Last Friday, transportation network provider Uber announced that it raised an additional $1.2 billion of primary capital, raising its valuation to $17 billion. In just one year, Uber’s perceived value has quadrupled; furthermore, the company is a mere four years old. Now, Uber operates in 128 cities, in 37 countries, around the world and is worth more than rental car competitors Avis (CAR) and Hertz (HTZ). The company is growing at a phenomenal rate and investors are taking note. In fact, Uber is gathering capital investments at a rate similar to Facebook (FB). Likewise, Uber is also second to Facebook when comparing pre-IPO valuations (Facebook was valued at $50 billion by Goldman Sachs). Although Uber executives have not released any plans to go public, if the company is following Facebook's path, it is only a matter of time until Uber does so. With this possibility in mind, investors should understand Uber's fundamentals, along with its growth prospects.
The Uber Model
For those unfamiliar with the company, Uber is a mobile application-based transportation company that connects users with certified Uber drivers. One must simply download the application onto their mobile device, create an account, input their credit card information, and request a ride. By using its pre-existing location feature on the mobile device, Uber identifies your current location and summons the nearest driver. The application interface provides the user with live ETAs, estimated fare payments, car type, and name of the driver. Uber further simplifies this process by automatically billing your credit card on file, instead of forcing you to pay cash. If more than one rider is using the Uber application, it even provides them with the ability to split the cost. From the driver's perspective, the service is equally convenient. Uber drivers use their own cars for transportation, and sign into Uber's driver network at will. Thus, some Uber drivers work part-time, while others drive for Uber full-time.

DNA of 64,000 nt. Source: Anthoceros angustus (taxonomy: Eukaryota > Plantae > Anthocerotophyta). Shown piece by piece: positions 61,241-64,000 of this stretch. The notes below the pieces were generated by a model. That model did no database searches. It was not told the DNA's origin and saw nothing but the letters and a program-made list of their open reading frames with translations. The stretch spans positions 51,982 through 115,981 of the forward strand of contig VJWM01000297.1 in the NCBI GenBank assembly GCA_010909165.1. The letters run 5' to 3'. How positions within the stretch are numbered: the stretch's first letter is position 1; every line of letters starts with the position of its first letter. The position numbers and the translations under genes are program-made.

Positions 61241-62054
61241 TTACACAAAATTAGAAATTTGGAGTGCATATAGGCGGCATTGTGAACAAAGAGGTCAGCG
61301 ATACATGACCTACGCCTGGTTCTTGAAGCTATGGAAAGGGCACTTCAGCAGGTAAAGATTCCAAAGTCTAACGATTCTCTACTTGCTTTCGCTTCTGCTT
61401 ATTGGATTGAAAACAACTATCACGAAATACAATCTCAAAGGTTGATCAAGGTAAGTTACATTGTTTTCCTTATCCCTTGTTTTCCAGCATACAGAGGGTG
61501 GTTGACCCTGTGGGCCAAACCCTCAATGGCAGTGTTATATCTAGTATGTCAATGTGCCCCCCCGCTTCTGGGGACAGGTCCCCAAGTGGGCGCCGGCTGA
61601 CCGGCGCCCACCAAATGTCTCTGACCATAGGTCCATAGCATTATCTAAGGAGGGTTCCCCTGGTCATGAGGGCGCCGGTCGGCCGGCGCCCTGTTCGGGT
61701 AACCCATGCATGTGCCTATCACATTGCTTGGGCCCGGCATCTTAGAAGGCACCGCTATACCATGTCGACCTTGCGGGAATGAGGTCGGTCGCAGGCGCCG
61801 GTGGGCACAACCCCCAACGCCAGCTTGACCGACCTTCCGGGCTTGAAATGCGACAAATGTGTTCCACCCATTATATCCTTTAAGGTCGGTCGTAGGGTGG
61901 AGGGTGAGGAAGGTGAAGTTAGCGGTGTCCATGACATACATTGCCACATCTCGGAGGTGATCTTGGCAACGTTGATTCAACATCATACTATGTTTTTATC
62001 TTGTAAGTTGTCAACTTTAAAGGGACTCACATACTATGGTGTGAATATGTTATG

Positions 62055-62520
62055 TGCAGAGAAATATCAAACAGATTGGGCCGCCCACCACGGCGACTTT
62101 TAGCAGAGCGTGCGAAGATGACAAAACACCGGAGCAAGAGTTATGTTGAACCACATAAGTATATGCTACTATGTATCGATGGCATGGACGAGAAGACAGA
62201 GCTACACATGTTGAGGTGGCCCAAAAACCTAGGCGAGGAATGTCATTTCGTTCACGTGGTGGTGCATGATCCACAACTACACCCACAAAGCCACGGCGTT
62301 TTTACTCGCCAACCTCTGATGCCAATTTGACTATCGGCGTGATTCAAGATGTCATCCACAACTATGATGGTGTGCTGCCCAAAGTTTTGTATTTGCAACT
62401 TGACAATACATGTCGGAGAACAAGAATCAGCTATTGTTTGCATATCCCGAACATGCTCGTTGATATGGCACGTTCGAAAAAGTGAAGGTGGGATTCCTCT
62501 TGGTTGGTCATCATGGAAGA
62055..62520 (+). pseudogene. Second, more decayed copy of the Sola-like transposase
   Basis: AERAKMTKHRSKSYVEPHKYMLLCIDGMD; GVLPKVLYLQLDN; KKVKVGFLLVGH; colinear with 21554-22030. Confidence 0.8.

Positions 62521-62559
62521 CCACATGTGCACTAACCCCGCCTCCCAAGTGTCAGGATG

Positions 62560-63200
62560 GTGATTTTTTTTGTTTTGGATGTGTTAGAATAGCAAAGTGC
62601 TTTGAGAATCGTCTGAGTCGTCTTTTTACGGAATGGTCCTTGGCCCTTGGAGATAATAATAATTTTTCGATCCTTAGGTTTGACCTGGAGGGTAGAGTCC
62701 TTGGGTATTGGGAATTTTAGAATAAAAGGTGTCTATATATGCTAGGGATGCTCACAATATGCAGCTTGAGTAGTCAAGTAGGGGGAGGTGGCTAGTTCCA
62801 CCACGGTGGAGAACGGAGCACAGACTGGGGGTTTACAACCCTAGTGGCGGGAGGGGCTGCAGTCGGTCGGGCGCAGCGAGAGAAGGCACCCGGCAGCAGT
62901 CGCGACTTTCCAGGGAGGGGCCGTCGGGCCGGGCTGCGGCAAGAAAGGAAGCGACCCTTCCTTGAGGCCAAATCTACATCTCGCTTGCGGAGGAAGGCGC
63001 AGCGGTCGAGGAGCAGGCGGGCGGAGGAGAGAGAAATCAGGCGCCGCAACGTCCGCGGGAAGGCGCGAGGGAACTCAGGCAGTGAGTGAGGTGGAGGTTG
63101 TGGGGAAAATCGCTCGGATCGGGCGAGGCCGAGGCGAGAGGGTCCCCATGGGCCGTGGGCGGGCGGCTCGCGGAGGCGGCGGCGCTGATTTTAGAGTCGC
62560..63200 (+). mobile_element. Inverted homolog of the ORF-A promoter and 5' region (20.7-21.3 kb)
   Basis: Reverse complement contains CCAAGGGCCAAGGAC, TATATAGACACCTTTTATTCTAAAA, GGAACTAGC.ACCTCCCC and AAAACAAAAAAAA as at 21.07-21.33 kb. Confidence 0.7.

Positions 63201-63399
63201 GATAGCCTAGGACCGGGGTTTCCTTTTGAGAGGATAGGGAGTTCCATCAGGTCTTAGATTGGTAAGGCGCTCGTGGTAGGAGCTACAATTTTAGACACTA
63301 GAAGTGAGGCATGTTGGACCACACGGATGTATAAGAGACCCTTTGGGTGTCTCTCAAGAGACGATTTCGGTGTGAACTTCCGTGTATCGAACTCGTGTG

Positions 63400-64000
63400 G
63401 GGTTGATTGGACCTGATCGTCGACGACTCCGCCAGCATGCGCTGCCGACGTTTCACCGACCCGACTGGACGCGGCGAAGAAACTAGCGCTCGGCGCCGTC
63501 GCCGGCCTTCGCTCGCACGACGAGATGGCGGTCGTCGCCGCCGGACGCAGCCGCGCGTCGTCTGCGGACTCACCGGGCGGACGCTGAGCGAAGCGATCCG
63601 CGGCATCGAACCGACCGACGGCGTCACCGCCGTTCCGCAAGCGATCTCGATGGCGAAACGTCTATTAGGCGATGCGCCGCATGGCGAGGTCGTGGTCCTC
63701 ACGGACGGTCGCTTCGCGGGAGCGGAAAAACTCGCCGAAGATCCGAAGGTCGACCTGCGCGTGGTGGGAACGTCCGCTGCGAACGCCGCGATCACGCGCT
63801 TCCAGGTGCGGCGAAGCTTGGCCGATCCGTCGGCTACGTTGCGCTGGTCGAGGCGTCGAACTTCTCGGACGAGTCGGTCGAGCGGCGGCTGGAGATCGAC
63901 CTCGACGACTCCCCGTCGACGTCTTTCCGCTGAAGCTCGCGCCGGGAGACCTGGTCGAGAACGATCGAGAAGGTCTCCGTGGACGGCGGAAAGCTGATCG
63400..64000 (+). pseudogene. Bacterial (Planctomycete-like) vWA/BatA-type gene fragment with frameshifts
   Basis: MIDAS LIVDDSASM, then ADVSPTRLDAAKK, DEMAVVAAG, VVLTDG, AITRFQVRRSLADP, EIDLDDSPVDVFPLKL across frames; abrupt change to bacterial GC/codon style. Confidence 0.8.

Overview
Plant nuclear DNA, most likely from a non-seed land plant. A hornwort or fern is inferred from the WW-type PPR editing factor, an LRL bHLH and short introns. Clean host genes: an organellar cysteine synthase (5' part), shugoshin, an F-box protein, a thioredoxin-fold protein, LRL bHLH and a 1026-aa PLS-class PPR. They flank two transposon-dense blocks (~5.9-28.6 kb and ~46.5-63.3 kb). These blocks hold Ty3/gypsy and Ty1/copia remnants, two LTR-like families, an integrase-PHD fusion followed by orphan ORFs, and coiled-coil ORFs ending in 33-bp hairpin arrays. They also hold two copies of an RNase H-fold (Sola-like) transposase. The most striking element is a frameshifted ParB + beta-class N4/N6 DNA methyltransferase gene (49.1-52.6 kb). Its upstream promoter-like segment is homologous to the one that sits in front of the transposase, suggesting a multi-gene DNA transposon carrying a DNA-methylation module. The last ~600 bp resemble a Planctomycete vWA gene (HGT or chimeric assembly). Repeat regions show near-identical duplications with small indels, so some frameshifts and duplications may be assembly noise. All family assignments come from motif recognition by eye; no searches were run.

How Uber Makes Money
Note: Uber is not yet a publicly traded company. The financial information I’ve gathered comes from a leaked financial dashboard published by Techcrunch.com. However, Techcrunch has verified the credibility of its source.
Uber acts as a middleman that facilitates transactions between drivers and riders. Uber’s revenues come from the 20% commission fee the company collects on every ride. According to the leaked financial dashboard from December 2013, it is estimated that Uber is generating over $1 billion in gross bookings per year. Thus, given its 20% fee, Uber may realistically produce $213 million in annual revenues (assuming the number of bookings remains constant). According to the December 2013 numbers, Uber receives approximately one million ride requests per week, and its drivers fulfill about 800,000. Furthermore, during the five-week period detailed in the leaked dashboard (10/14/2013 to 11/25/2013), there were nearly 400,000 new Uber users and the company's revenue grew 11%. I believe that the value and total number of bookings will continue to rise as Uber continues to expand; thus, I expect Uber’s yearly revenue will increase as well. Moreover, as Uber accepts more drivers, the company will also be able to improve its 80% ride-fulfillment percentage, further increasing its revenue.